Designing Offices for Collaboration Where It Happens: Your Deskby
In spite of all the promises of virtual offices, many of us are still tethered to traditional work setups: a computer sitting on a desk in a row of other identical desks. Why? Because collaboration—the oft-cited driver of innovation—depends on spontaneous face-to-face interactions.
The problem, as Yves Béhar sees it, is that most of our collaborative moments happen hunched over a desk, which isn’t designed for more than one person. Public Office Landscape, his new furniture system for Herman Miller, resolves that paradox by turning every workstation into a hub of social interaction.
The key is what the Swiss-born designer and his team at Fuseproject call the Social chair, a modular seat made from tensile fabric stretched over a steel frame that can attach to upholstered benches or storage units to create casual gathering spots. Béhar’s favorite arrangement is a meeting area in the middle of two rows of inline desks where six or eight people can huddle without going to the trouble of reserving a conference room.
Béhar began thinking about the system three years ago after noticing how collaborative office furniture was being made out of big blocks of foam better-suited to a student union than a corporate environment. “They were fun and cool-looking but really had no performance whatsoever,” he says. So he began working on an alternative based on his Sayl task chair, whose lumbar back support was inspired by a suspension bridge. He used his own office as the testing ground. For a year, 70 Fuseproject employees worked in prototypes, refining the design to fit their own creative habits. (The Chinese marketing conglomerate BlueFocus recently bought a majority stake in the design studio for $46.7 million.)
Fuseproject didn’t rely just on its own experience and research. It also turned the system over to another company with entirely different needs and ways of working: Oculus VR. What worked for the design studio, it turned out, also suited the Irvine (Calif.) tech startup, which was growing at hyperspeed after raising $2.4 million on Kickstarter to develop the Oculus Rift, a virtual-reality gaming headset. The staff had doubled in size in less than six months, and the company wanted to retain the collaborative spirit that was critical to its initial success; Facebook acquired the company for $2 billion in March.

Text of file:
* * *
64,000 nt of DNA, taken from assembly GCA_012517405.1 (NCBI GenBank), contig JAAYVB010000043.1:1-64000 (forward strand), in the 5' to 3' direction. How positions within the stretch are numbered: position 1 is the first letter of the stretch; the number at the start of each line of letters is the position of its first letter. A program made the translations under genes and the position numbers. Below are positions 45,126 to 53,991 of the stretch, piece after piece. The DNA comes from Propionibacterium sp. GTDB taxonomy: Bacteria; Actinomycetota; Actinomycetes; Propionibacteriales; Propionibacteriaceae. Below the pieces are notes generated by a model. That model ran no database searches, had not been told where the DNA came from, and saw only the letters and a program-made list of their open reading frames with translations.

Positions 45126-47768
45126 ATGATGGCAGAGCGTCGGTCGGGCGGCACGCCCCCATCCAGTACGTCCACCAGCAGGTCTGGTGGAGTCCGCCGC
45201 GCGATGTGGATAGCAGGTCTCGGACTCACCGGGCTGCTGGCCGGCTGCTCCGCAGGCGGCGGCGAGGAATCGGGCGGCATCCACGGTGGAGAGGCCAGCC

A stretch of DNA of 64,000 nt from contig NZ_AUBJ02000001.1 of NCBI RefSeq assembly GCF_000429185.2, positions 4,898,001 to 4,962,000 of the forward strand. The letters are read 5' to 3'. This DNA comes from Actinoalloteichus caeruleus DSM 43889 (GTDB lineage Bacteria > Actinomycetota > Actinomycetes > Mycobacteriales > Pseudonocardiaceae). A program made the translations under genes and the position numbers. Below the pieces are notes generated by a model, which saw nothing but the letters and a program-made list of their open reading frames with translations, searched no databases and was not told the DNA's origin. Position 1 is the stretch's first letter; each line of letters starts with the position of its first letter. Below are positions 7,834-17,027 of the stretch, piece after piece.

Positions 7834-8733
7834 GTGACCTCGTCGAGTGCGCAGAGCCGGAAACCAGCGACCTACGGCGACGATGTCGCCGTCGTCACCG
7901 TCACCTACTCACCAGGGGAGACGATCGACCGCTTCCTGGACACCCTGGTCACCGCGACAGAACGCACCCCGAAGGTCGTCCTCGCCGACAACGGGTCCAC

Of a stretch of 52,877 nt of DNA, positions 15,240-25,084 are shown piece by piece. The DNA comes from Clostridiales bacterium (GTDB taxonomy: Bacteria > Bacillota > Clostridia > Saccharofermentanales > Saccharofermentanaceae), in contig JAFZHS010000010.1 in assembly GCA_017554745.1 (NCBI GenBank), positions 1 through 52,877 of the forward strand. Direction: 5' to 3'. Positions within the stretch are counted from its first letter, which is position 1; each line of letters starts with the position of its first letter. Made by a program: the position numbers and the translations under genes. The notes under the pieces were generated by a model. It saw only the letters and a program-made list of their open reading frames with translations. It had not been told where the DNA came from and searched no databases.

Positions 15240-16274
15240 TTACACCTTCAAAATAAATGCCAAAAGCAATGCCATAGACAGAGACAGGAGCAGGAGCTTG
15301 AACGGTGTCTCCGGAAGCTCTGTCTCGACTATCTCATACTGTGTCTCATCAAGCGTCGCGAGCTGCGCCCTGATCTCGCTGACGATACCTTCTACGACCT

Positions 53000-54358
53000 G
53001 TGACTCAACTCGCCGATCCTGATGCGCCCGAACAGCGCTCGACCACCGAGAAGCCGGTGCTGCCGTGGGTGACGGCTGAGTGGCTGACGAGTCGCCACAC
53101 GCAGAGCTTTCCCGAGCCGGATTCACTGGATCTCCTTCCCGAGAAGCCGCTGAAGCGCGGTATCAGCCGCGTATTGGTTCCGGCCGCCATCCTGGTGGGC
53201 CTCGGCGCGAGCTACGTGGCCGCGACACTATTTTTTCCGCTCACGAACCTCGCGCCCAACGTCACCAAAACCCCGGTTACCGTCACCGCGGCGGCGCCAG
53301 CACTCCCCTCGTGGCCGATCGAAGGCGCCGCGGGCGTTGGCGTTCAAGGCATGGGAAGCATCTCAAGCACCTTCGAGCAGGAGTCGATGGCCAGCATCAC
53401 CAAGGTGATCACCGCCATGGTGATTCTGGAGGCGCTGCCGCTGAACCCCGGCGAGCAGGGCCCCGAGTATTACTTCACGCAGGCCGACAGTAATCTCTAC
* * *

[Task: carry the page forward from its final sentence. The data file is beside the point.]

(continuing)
Before their office was outfitted with Public, employees typically spoke to each other quickly—for two or three minutes—while standing up. With the Social chairs in place, conversations tended to last longer and others were brought in to inform the discussion.
Public’s easy assembly and disassembly made it a perfect fit for a company in transition. The system was installed in the original office and traveled with the staff to a temporary space before they could relocate to their new headquarters, which would house 100 employees. “It literally takes five seconds to pop a panel out and move it to a different place,” Béhar says. The interchangeable parts also allow a high degree of personalization: Employees can choose among storage units and screens of various heights for more or less privacy, which has become a coveted feature in the age of the open-plan office.
But mixing and matching the pieces won’t compromise the overall aesthetic. The system, designed as a kit of parts, can expand and contract without sacrificing the transparent, curated feel of a considered environment. “Layouts need to be adapted to different needs and styles of work even in the same department,” Béhar says. “But at the same time, you don’t want something that looks unintentional or unorganized.” The only thing that should look chaotic is a resident creative’s messy desk.